The Hartz et al. process of U.S. Pat. No. 5,604,010 eliminates resin (matrix) flow into the honeycomb core for sandwich structure using high flow resin systems and results in reproducibility and predictability in sandwich panel fabrication and confidence in the structural performance of the resulting panel. Hartz et al. use a scrim-supported barrier film between the fiber-reinforced resin composite laminates and the honeycomb core. This sandwich structure is lighter for the same performance characteristics than prior art panels because the resin remains in the laminate (skin) where it provides structural strength rather than flowing to the core where it is worthless, introducing excess weight and potential panel failure. Hartz et al. also generally use an unsupported film adhesive between the barrier film and the laminates to bond the laminates to the barrier film. With these layers (which might be combined into one product), they achieved improved performance, retained the resin in the laminates and thereby allowed designers to reduce the margin of safety, and reliably fabricated panels in which they had structural confidence.
Smith and Corbett of Boeing discovered that core crush frequently occurred in the chamfer region of honeycomb core when curing a Hartz-type panel having a scrim-supported barrier film, particularly when using lighter weight core materials. They reduced core crush in these panels by including a tiedown ply in contact with the core beneath the barrier film (and adhesive) because the tiedown ply reduced slippage of the barrier film relative to the core during curing. The tiedown ply extended beyond the margin of the part to a place where it could be adhered to the layup mandrel. They described their invention in U.S. patent application Ser. No. 08/616,903. The Smith and Corbett method uses one or more tiedown plys in contact with the core (at least in its chamfer regions around the periphery) to eliminate slippage of the skin over the core during autoclave curing, and, thereby, to eliminate core crush that results from such movement.
Using tiedown plies in Hartz-type panels allowed Boeing to minimize the weight of the panels. Weight is reduced by using lower density core and by trimming the internal area of the tiedown plies so that they frame the core and only slightly overlap the chamfer of the underlying core. By controlling core slippage with the tiedown plies, lighter density honeycomb core is used to produce structures without costly scrap due to core crush. Manufacturing costs are minimized both by saving time, materials, and rework/scrap and by improving the reliability of the manufacturing process to produce aerospace-quality panels having the highest specific strength and specific stiffness. The tiedown plies also provide a path for egress of volatiles from the core and to equalize the pressure between the core and autoclave.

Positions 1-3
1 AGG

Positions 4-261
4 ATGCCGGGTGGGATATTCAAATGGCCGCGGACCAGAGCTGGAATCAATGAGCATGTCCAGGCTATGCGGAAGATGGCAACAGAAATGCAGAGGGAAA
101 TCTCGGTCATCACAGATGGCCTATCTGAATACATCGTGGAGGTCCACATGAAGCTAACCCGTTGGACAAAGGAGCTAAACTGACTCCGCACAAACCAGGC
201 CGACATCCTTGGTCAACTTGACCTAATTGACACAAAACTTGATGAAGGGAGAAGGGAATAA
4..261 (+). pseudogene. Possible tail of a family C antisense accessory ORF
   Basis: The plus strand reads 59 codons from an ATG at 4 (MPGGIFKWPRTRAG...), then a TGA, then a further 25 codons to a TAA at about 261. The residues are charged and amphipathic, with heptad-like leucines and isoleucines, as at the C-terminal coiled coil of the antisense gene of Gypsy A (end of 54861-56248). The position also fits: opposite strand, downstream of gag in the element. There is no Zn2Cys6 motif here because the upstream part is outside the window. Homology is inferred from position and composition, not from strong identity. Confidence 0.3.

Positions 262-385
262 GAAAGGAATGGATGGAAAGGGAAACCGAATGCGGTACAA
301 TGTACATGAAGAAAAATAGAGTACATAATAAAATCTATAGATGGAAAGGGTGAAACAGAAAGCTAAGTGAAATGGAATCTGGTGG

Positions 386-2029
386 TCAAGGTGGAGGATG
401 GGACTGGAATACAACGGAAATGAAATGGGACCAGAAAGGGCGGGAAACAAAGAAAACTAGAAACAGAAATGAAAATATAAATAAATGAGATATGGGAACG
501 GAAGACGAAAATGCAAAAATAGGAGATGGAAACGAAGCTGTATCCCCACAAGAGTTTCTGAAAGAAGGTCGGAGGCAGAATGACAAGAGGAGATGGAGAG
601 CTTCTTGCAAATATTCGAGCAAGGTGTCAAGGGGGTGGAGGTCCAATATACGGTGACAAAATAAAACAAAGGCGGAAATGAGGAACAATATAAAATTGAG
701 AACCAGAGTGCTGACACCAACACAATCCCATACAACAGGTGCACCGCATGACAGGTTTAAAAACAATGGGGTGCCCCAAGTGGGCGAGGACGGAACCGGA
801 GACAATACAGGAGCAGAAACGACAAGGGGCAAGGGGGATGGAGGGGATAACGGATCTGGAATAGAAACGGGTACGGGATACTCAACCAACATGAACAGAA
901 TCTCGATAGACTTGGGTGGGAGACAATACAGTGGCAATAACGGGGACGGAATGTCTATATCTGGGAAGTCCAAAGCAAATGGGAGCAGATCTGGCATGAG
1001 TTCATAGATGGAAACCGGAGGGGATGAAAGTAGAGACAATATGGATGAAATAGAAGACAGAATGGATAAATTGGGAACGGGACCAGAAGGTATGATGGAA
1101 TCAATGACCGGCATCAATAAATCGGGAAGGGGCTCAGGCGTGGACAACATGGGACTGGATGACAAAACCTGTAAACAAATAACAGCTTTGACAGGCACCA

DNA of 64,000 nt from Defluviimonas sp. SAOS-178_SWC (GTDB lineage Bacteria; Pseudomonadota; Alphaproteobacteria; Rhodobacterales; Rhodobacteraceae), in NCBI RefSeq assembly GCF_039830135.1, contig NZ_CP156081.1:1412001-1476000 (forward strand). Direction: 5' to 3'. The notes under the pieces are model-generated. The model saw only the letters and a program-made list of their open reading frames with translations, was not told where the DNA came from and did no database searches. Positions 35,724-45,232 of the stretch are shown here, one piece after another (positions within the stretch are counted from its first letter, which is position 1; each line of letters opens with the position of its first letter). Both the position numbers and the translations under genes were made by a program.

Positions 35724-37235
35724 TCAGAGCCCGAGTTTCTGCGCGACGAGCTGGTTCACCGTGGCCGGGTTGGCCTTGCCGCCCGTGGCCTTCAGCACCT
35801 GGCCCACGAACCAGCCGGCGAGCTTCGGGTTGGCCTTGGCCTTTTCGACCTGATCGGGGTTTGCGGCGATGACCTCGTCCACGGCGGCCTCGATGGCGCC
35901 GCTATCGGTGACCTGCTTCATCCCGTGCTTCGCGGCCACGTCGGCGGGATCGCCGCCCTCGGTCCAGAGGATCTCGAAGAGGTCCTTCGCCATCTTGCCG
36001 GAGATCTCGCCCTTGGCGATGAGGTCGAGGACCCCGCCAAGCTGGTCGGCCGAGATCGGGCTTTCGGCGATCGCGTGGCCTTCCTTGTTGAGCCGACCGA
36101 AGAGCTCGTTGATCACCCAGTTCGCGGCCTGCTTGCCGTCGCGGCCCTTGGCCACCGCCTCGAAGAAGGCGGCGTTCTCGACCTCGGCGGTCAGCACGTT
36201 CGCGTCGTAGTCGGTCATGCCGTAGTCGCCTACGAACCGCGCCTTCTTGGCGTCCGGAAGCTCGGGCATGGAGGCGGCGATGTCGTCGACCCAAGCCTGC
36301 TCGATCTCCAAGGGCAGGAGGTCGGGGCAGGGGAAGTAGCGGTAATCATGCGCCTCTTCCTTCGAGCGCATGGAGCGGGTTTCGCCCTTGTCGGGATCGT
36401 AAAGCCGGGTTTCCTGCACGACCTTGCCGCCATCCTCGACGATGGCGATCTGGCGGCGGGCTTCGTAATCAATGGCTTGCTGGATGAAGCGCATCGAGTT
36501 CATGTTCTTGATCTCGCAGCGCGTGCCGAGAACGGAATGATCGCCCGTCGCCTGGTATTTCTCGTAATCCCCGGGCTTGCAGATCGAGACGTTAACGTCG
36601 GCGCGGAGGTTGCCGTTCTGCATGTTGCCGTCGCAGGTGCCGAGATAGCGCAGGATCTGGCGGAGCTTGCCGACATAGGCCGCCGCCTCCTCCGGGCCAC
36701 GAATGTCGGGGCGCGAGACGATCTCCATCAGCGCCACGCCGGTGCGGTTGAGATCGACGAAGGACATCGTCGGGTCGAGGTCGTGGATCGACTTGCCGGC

Composite sandwich panels for fixed leading edges on modern transport aircraft are manufactured with reduced core crush by including a full-surface tiedown prepreg ply as the facing ply between the core and lower skin laminate that abuts the panel's erosion strip. With this ply arrangement, the core cannot slide over the lower skin laminate during autoclave curing. The facing ply extends over the erosion strip into the margin of the part and can be adhered to the mandrel. The facing ply (and overlying plies that make up the upper skin) are trimmed after curing to expose the erosion strip to complete the panel.
The problem of core crush was particularly prevalent in the manufacture of fixed leading edge panels. The erosion strip is used to reduce erosion and delamination from rain or hail, especially for fiberglass-reinforced epoxy panels. Fixed leading edge panels generally include a metal erosion strip at the margin of the panel along one or more edges. Plies for the lower skin of the leading edge panels had ply drop designs in which every ply ended at the interface with the erosion strip. They butted against the erosion strip. The lower skin plies, accordingly, provided a slippery surface during curing that permitted the core to slide. Core crush was common (occurring in several % of the panels) especially as Boeing sought to use lighter cores. The expense of rework or scrap was unacceptable, so redesign was necessary. Maintaining part performance without increasing weight were targets for this redesign which using a facing ply satisfied.
FIG. 1 illustrates a typical composite honeycomb sandwich structure.
FIG. 2 is a schematic, partial sectional view of the skin-core interface in a Hartz-type sandwich panel having a scrim-supported barrier film to prevent resin flow from the skin to the core.
FIG. 3 is a schematic, partial sectional view of prior art honeycomb sandwich panel, suffering resin flow to the core, using a supported film adhesive without a barrier film.
FIG. 4 is another schematic, partial sectional view showing a sandwich panel with resin depletion in the skin, but where the resin is prevented from reaching the core with a bulging, unsupported barrier film.
FIG. 5 is a schematic, sectional elevation showing core crush of a Hartz-type honeycomb sandwich panel caused by core and barrier film slippage.